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Homosexuals in Pakistan at High Risk of HIV Infection

Researchers advocate policy changes to promote safe sex among men who have sex with men

TUESDAY, July 22 (HealthDay News) -- Although homosexuality is prohibited in the Islamic Republic of Pakistan, it is widely practiced and men who have sex with men are at high risk of HIV infection. Policy changes are needed in Pakistan to reach this vulnerable population, according to an article published in the August issue of The Lancet Infectious Diseases.

Alefiyah Rajabali, a medical student at Aga Khan University Hospital in Karachi, Pakistan, and colleagues conducted a database search for published literature on men who have sex with men in Pakistan and also relied on unindexed journals and newsletters from the Pakistan Infection Control Society, Pakistan AIDS Prevention Society, and Naz Foundation International, as well as reports from the Pakistan National AIDS Control Programme and UNAIDS. The authors also went to several homosexual communities in Karachi to interview homosexual and bisexual men.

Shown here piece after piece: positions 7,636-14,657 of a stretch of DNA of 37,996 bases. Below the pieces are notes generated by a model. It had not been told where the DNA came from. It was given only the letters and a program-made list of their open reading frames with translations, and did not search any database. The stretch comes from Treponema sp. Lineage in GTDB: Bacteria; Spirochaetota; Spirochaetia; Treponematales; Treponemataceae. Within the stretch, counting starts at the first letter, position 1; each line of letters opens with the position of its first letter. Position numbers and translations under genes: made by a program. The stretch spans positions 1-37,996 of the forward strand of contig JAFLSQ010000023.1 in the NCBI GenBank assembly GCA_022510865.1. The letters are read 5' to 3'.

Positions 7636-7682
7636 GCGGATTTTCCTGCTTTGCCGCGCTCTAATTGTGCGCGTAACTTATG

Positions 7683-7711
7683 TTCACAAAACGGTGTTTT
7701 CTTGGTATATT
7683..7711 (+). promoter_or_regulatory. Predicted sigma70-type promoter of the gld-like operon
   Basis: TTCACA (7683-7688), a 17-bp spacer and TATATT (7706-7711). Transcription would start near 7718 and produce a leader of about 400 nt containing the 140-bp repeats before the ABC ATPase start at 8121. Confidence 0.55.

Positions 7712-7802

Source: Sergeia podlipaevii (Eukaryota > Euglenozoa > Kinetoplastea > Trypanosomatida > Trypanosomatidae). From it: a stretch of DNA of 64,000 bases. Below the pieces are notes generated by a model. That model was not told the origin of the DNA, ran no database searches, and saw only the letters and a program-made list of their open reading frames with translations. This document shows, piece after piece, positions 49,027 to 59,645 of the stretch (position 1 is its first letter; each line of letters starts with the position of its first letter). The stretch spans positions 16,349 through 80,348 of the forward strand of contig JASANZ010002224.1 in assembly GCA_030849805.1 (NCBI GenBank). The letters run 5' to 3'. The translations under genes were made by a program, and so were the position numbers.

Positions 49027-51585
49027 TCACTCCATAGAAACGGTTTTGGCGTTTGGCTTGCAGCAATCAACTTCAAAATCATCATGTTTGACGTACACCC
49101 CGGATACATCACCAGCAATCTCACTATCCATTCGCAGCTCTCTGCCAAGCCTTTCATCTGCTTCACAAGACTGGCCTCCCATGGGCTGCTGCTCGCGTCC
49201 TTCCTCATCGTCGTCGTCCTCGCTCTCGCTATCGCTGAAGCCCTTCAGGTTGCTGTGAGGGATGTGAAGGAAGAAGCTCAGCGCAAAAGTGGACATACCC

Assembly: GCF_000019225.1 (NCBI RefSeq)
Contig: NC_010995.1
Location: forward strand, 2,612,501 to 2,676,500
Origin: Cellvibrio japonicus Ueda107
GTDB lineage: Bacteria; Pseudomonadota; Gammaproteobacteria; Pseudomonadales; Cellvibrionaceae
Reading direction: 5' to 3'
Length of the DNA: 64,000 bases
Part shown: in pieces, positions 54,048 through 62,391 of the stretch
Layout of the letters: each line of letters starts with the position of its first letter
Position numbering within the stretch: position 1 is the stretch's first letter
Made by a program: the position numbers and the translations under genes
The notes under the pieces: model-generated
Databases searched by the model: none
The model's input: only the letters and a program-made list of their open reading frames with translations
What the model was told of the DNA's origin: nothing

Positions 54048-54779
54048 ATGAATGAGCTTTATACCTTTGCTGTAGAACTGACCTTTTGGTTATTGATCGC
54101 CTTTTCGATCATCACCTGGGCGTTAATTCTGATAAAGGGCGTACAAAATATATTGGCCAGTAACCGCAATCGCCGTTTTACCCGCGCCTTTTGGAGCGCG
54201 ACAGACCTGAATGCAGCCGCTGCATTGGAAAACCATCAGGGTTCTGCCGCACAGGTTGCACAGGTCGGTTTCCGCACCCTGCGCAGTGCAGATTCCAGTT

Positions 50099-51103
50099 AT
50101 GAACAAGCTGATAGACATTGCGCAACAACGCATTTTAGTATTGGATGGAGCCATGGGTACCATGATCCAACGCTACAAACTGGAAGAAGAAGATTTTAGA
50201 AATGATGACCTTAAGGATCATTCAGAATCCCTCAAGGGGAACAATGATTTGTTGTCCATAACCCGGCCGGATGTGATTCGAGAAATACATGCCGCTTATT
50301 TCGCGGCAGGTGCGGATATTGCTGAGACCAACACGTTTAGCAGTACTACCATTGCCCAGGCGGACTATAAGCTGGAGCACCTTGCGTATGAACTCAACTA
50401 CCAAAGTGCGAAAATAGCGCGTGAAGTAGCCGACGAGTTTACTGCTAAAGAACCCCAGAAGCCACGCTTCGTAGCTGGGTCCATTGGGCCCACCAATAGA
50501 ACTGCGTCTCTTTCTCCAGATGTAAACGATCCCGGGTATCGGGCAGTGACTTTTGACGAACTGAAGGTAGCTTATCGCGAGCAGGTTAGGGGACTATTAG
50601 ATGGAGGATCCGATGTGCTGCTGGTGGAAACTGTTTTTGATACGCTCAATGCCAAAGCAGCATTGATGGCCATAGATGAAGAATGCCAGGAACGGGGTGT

The researchers found that the official number of reported HIV cases in Pakistan increased from 1,913 in 2002 to 85,000 in 2005, and that men who have sex with men accounted for 7 percent of cases. They also found that men who have sex with men were likely to be unaware or have misconceptions about HIV/AIDS because of their marginalization in Pakistani society.

"The greater national challenge appears to be the integration of HIV policy in the constitution," the authors write. "Carrying a condom is a crime in the country, which makes the distribution and use of condoms a thorny matter. Legal restrictions are being relaxed for injection drug users -- the distribution of free disposable syringes is now allowable among them -- and similar changes need to be extended to promote safe sex in the men who have sex with men population. As insurmountable as the challenge may seem, this will only occur when advocacy is used to sensitize policy makers, politicians and religious figures in the country."

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